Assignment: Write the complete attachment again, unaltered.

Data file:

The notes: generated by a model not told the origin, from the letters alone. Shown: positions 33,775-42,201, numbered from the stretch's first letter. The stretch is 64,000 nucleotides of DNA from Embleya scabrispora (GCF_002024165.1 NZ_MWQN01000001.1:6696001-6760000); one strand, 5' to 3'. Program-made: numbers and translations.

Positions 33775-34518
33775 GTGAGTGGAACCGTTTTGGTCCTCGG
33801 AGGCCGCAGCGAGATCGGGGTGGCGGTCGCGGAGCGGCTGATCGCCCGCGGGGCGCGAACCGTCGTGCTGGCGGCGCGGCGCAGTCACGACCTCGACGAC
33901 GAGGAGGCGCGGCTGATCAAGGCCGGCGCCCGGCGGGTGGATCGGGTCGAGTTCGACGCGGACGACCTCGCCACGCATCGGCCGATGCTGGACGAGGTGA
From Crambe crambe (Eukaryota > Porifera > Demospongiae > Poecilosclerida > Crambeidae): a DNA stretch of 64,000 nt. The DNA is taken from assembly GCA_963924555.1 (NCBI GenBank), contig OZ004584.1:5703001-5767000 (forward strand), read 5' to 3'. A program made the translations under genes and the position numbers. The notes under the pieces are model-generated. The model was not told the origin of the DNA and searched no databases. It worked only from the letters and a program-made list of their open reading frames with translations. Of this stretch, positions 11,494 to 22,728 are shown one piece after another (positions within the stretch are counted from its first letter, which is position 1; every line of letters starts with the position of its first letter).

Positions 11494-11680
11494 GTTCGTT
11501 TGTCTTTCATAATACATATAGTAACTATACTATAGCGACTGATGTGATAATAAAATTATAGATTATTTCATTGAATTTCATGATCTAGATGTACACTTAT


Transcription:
The notes: generated by a model not told the origin, from the letters alone. Shown: positions 33,775-42,201, numbered from the stretch's first letter. The stretch is 64,000 nucleotides of DNA from Embleya scabrispora (GCF_002024165.1 NZ_MWQN01000001.1:6696001-6760000); one strand, 5' to 3'. Program-made: numbers and translations.

Positions 33775-34518
33775 GTGAGTGGAACCGTTTTGGTCCTCGG
33801 AGGCCGCAGCGAGATCGGGGTGGCGGTCGCGGAGCGGCTGATCGCCCGCGGGGCGCGAACCGTCGTGCTGGCGGCGCGGCGCAGTCACGACCTCGACGAC
33901 GAGGAGGCGCGGCTGATCAAGGCCGGCGCCCGGCGGGTGGATCGGGTCGAGTTCGACGCGGACGACCTCGCCACGCATCGGCCGATGCTGGACGAGGTGA
From Crambe crambe (Eukaryota > Porifera > Demospongiae > Poecilosclerida > Crambeidae): a DNA stretch of 64,000 nt. The DNA is taken from assembly GCA_963924555.1 (NCBI GenBank), contig OZ004584.1:5703001-5767000 (forward strand), read 5' to 3'. A program made the translations under genes and the position numbers. The notes under the pieces are model-generated. The model was not told the origin of the DNA and searched no databases. It worked only from the letters and a program-made list of their open reading frames with translations. Of this stretch, positions 11,494 to 22,728 are shown one piece after another (positions within the stretch are counted from its first letter, which is position 1; every line of letters starts with the position of its first letter).

Positions 11494-11680
11494 GTTCGTT
11501 TGTCTTTCATAATACATATAGTAACTATACTATAGCGACTGATGTGATAATAAAATTATAGATTATTTCATTGAATTTCATGATCTAGATGTACACTTAT